***

If you, Microsoft and your billionaire cronies in Silicon Valley, cry and whine that the president’s executive order will harm you financially, that you cannot succeed without those abominable H-1B visas in ever-increasing numbers–85,000 foreign workers allowed into the United States annually, with more requested each year–bringing in “brains” from India and other far-flung countries to fill your laboratories because “qualified Americans cannot be found,” then I say you are not only unpatriotic, you are short-sighted. Oh, did I forget–covetously greedy, too.

Get together and get a program in our colleges and universities that will promote scores of young men and women–United States citizens–to be able to attend institutions of higher education despite the excessive cost. There’s where you come in, Bill Gates and all you other multimillionaires and billionaires who have reaped the rewards of others’ work and sweat. Provide the funds for deserving but financially deprived students to achieve success with your assistance. I have always hated to hear your whining about not enough qualified Americans being available, yet you have done little to resolve that here in our country. Your goal must be to enroll at least 10,000 needy students per year in the education specialties you require. That is less than.001 % of those eligible.

Go into the inner cities and into the rural poor areas where you will find American youth desperately in need of a financial boost who will reward you with the “qualified Americans” you say cannot be found. Give assistance to those inner city and poor rural area schools to increase their numbers of qualified teachers and up-to-date, state-of-the-art facilities. Stop being so damned greedy that you lose sight of what our country is all about–education and opportunity. You will be rewarded soon enough if you make that concerted effort, if not in immediate financial gains, at least spiritually that you have made a difference in someone’s life.

***

Jody Warrick has written a superbly accurate and frightening account of the threat to the United States and all Western countries: Black Flags: The Rise of ISIS. In it, you learn, in detail, how competent, how dangerous, how determined, how threatening, and, ultimately, how patient our radical Muslim enemies are to our country. Read it–it will alter your thinking on immigration, especially from the Middle East–the cauldron of radical Islam that it is.

Another of the preferred of the books out now on the subject is ISIS: Inside The Army of Terror by Michael Weiss and Hassan Hassan. The authors describe ISIS as complex and multifaceted.

“ISIS is a terrorist organization, but it isn’t only a terrorist organization. It is also a mafia… adept at exploiting markets for oil and arms trafficking… It is a conventional military with a professional acumen that has impressed members of the US military… It is a sophisticated intelligence-gathering apparatus… It is a slick propaganda machine effective at disseminating its message and calling in new recruits via social media… “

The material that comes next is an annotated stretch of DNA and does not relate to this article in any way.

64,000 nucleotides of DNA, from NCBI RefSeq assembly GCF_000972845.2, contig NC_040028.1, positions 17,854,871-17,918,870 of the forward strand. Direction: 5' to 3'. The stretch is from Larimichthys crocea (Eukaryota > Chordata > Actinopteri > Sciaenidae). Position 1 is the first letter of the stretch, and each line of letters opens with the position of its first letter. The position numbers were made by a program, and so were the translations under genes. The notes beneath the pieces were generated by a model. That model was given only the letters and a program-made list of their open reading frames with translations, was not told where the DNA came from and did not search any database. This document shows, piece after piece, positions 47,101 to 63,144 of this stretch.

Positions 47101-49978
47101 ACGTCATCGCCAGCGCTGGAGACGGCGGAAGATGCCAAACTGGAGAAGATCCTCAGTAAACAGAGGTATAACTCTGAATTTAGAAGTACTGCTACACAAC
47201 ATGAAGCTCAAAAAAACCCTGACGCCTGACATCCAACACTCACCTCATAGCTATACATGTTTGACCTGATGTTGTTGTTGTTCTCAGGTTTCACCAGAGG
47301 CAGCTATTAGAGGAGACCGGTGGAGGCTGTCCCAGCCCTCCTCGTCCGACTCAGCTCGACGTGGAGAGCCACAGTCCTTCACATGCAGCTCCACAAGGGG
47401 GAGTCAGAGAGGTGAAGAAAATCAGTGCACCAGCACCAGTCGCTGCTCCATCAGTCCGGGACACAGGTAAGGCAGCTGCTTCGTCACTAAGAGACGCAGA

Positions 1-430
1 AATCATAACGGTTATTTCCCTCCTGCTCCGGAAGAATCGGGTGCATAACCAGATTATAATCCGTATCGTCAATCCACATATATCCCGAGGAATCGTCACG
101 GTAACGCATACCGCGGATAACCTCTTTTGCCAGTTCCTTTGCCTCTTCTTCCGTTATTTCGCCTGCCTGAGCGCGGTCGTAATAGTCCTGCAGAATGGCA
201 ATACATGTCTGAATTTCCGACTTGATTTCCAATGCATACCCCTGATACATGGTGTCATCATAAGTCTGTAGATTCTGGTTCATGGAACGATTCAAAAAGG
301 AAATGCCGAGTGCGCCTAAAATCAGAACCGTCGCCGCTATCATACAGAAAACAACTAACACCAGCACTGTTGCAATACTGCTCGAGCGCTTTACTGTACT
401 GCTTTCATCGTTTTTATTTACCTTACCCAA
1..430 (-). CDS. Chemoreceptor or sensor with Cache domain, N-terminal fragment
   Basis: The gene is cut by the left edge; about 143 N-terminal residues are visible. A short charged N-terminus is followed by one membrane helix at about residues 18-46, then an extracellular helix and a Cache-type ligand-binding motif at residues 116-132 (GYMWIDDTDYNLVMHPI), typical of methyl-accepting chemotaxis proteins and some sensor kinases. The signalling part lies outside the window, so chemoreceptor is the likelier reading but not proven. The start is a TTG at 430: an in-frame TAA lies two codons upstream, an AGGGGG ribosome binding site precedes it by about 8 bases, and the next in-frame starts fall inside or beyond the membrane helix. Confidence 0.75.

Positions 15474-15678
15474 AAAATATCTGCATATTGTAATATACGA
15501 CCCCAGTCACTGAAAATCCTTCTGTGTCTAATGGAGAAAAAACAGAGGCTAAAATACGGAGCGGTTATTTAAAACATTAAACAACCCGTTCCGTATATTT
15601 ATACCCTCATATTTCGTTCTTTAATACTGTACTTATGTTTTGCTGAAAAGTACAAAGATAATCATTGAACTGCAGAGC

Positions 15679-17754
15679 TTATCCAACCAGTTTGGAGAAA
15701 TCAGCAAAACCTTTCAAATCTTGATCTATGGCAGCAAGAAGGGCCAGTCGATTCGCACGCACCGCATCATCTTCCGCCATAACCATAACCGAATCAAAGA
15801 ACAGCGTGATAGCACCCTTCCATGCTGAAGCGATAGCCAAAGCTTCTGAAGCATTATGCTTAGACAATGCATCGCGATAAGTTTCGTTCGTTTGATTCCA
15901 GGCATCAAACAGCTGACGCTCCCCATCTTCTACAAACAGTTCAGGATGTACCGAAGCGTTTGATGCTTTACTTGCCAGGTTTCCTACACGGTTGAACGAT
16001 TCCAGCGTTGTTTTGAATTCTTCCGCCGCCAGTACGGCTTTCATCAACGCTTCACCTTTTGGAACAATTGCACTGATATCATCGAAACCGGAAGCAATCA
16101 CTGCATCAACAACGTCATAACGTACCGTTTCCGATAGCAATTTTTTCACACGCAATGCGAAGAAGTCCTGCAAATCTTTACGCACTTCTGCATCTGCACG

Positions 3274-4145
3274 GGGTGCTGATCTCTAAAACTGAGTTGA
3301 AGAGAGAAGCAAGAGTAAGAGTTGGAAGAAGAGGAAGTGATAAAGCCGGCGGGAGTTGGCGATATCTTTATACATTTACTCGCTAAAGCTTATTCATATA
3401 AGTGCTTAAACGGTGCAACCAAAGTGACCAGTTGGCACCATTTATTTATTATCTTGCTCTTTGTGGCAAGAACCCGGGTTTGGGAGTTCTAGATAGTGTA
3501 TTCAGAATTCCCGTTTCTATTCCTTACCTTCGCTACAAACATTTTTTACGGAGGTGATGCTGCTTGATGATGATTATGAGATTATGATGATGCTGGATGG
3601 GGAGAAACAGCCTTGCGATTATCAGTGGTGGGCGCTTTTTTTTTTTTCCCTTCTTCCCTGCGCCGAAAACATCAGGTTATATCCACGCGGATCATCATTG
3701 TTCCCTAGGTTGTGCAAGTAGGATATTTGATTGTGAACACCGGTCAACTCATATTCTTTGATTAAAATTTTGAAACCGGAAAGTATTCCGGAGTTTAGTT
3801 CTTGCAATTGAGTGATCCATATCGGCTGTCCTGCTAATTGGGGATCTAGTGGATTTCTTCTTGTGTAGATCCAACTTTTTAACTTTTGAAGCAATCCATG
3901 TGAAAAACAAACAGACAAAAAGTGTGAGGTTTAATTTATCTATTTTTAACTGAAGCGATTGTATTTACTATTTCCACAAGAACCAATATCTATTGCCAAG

In that book, on the very last page, 242, one will read a lone paragraph consisting of a single sentence, which quantifies our challenge here at home to some degree, and in which the authors boldly and unequivocally predict:

The army of terror will be with us indefinitely.

***

Postscript: First, I dedicate this article to all those little “snowflakes” claiming they live in fear of our President. Really? More so than the attacks on The World Trade Center, our Pentagon, Chattanooga, San Bernardino, Orlando’s gay night club, Brussels, Nice, Paris? You all really must mature, assess the world logically, and get some courage together to stand up for what is necessary to ensure your and others safety and security. Your selfish attitudes are no help to our society, in which you are guaranteed your liberty and unlimited opportunity. If you cannot do those things, try moving to Syria to see how that fits you.

In the meantime, visit Pearl Harbor and the USS Arizona Memorial there to get a sense of that unprovoked attack on the United States; visit the cemeteries on the Normandy coast of France to witness the countless crosses Americans are buried under-their last great measure of sacrifice to preserve your freedom; most poignantly, visit the Arlington National Cemetery at dusk, the resting place for more than four hundred thousand seven hundred Americans who have given their all, paid the ultimate price to guarantee your freedom and liberty. There, row upon endless row of white crosses stretch for as far as the eye can see, perfectly aligned no matter what angle look at them from–“… the field of the dead… “–six hundred twenty-four acres of pristine hallowed ground where you will get a sense of the price our veterans have paid over our history to ensure your safety and security as well as the independence you enjoy without thought–or even appreciation–everyday.